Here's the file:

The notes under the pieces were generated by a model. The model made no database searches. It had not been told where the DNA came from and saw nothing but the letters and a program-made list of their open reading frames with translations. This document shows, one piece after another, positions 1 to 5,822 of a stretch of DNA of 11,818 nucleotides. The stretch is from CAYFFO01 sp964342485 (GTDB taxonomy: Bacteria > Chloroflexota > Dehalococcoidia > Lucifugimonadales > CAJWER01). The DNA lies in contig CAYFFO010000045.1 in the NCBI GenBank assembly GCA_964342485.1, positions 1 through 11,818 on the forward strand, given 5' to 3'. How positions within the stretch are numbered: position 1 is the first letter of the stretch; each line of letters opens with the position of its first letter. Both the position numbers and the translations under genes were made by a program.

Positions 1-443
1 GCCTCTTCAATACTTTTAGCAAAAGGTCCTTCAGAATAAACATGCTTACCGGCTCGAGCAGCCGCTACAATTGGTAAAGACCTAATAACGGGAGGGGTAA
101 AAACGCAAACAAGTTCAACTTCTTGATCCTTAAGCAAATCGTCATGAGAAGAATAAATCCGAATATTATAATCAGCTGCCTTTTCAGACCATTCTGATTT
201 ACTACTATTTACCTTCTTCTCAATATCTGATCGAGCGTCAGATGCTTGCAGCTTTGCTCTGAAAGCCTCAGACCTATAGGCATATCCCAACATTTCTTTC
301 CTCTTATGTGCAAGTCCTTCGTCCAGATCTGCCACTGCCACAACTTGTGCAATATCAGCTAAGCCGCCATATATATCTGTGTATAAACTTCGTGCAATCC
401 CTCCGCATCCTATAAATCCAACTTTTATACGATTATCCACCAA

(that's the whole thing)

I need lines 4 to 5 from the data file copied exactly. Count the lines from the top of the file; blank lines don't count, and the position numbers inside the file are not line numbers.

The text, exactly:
101 AAACGCAAACAAGTTCAACTTCTTGATCCTTAAGCAAATCGTCATGAGAAGAATAAATCCGAATATTATAATCAGCTGCCTTTTCAGACCATTCTGATTT
201 ACTACTATTTACCTTCTTCTCAATATCTGATCGAGCGTCAGATGCTTGCAGCTTTGCTCTGAAAGCCTCAGACCTATAGGCATATCCCAACATTTCTTTC